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Relieving Ankle Pain with Joint Fusion

Ankle FusionIf you suffer from a painful arthritic ankle joint and your physician has suggested a procedure called arthrodesis, you may be confused. Simply put, an arthrodesis fuses the bones that form a joint, making it one continuous bone and permanently stiffening the joint. The procedure is used when pain, disability or instability from a diseased joint can no longer be managed with medications, splints or other nonsurgical methods.
Surgeons can choose from two techniques when performing arthrodesis, open or arthroscopic, based on his or her experience and your specific anatomy. In the open procedure, a long incision is made in the skin on the outside of the ankle, giving the physician a direct view of the joint. In the arthroscopic process, a flexible scope about the diameter of a drinking straw is inserted into tiny incisions in the skin. This scope is fitted with a tiny camera connected to a television, and thin instruments are inserted to fuse the bones. Screws, rods and steel plates are used to hold the bones in place while they fuse. If there is bone loss, the surgeon will harvest a piece of bone from the lower leg or pelvis to use as a graft to replace the missing bone.
Barring any complications, you should be able to go home in less than a week, but your rehabilitation could take up to nine months, depending upon the severity of your condition and your surgery’s complexity. Roughly 80% of the patients who undergo this surgery report relief from pain, and most people are able to wear ordinary shoes, although high heels for women are not recommended.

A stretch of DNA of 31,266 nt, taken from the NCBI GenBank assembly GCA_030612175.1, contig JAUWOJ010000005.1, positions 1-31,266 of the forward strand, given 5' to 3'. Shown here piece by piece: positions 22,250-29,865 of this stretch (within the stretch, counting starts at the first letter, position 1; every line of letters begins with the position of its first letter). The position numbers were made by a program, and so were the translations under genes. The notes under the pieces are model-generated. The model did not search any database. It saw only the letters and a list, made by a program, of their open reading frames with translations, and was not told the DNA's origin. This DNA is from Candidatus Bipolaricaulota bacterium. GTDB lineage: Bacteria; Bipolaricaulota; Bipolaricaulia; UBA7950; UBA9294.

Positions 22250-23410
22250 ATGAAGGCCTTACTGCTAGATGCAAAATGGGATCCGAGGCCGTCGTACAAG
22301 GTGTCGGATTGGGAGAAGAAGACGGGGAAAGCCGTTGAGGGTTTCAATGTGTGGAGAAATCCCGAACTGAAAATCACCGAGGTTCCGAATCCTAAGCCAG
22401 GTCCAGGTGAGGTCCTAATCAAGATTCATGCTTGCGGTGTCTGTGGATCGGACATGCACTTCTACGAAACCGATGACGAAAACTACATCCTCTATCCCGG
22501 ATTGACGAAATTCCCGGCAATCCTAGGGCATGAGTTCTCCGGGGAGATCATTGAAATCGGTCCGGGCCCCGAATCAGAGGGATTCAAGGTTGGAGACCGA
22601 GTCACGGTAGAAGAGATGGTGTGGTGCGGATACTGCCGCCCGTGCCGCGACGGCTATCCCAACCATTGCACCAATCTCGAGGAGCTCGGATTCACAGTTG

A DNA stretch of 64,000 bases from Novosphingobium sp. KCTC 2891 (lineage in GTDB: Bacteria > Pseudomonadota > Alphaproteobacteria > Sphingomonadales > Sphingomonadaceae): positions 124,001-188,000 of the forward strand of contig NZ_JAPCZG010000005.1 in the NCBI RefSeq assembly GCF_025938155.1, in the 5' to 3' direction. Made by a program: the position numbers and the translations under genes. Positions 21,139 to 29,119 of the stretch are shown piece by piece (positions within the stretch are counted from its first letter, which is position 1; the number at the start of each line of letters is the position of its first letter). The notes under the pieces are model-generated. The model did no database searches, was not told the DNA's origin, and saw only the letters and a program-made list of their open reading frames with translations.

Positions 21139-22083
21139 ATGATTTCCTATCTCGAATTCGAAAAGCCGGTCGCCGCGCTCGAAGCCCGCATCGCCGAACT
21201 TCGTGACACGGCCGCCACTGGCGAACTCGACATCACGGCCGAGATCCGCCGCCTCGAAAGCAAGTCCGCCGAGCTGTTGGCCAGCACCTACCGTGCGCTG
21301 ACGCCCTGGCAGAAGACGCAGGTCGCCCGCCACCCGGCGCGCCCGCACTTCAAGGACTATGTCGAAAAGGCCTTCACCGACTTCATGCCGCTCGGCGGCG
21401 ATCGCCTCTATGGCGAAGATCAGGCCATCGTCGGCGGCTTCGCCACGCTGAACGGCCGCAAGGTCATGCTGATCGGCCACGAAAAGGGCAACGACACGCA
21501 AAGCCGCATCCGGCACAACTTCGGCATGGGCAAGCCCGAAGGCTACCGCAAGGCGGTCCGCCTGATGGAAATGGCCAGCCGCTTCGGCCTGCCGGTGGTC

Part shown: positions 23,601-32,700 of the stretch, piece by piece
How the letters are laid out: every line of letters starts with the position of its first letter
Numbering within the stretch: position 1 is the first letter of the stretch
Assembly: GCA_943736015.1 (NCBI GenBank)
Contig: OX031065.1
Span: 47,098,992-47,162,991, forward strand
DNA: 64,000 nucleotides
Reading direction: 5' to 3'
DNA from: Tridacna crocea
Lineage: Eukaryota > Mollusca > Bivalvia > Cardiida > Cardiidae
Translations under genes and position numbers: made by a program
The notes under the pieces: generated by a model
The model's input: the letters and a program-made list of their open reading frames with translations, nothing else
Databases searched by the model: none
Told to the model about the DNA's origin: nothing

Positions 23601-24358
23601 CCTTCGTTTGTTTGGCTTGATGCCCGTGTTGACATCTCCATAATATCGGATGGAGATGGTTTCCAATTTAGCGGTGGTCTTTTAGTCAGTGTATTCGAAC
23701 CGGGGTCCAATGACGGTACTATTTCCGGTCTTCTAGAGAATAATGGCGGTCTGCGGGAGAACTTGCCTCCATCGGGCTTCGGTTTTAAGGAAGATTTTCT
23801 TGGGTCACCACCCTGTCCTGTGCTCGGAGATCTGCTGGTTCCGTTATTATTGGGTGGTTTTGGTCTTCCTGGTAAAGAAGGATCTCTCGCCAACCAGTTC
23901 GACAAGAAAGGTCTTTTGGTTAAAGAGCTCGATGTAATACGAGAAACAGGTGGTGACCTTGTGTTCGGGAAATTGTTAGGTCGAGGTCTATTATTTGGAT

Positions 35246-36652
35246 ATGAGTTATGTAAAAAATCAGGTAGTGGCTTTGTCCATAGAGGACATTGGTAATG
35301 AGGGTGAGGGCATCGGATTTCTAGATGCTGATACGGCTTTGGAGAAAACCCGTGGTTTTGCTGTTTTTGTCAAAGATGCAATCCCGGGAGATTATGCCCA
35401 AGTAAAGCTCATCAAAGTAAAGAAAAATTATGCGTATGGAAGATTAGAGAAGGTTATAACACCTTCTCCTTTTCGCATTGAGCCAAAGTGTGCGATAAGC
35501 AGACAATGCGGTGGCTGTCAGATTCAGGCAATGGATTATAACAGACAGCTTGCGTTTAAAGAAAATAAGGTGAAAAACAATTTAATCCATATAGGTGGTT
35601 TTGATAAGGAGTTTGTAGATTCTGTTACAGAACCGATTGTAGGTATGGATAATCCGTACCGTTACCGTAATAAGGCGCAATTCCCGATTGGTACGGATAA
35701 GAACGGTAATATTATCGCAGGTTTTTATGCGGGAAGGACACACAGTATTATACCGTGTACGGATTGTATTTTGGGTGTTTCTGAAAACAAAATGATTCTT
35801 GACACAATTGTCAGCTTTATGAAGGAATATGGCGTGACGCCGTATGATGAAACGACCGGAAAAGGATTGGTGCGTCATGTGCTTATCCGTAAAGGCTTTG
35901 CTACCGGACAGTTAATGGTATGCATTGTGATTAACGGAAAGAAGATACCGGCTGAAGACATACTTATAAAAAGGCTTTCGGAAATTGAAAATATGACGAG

Physical therapy starts the day following surgery, with isometric exercises (involving the static contraction of a muscle without any visible movement in the angle of the joint) performed every two hours. You will be allowed to increase weight bearing during the first few weeks and will be urged to elevate the foot whenever seated. You may find lying on a couch and placing the foot on the couch back helpful. You will be given additional instructions based on the specifics of how the surgery had been completed. Then, six to eight weeks after surgery, you can begin exercises to strengthen your muscles, improve the smoothness of your gait and extend your range of motion.

Tom Willemann

Tom Willemann

Tom Willemann is a premier physical therapist based out of Bergen County, New Jersey. He holds an MS in physical therapy from the University of Miami, is credentialed in the world-renowned McKenzie Method of Mechanical Diagnosis and Therapy (MDT), and holds an OCS (Orthopedic Clinical Specialist) certification. As of 2018, there are approximately 14,000 ABPTS certified specialists in the nation and less than 400 of them are located in the state of New Jersey. Tom is the owner and director of Apex Orthopedic Rehabilitation in Paramus. He opened the clinic, which specializes in spine and sports injury prevention, in 2004 after many years of experience in the field. Tom’s caring interest in others and his strong belief in continuity of care, combined with his clinic’s ability to find solutions for the most difficult orthopedic problems, have earned Apex Orthopedic Rehabilitation its excellent reputation with patients and medical professionals in northeastern New Jersey and beyond. A true “family man,” Tom takes pride in his clinic’s warm and welcoming environment.
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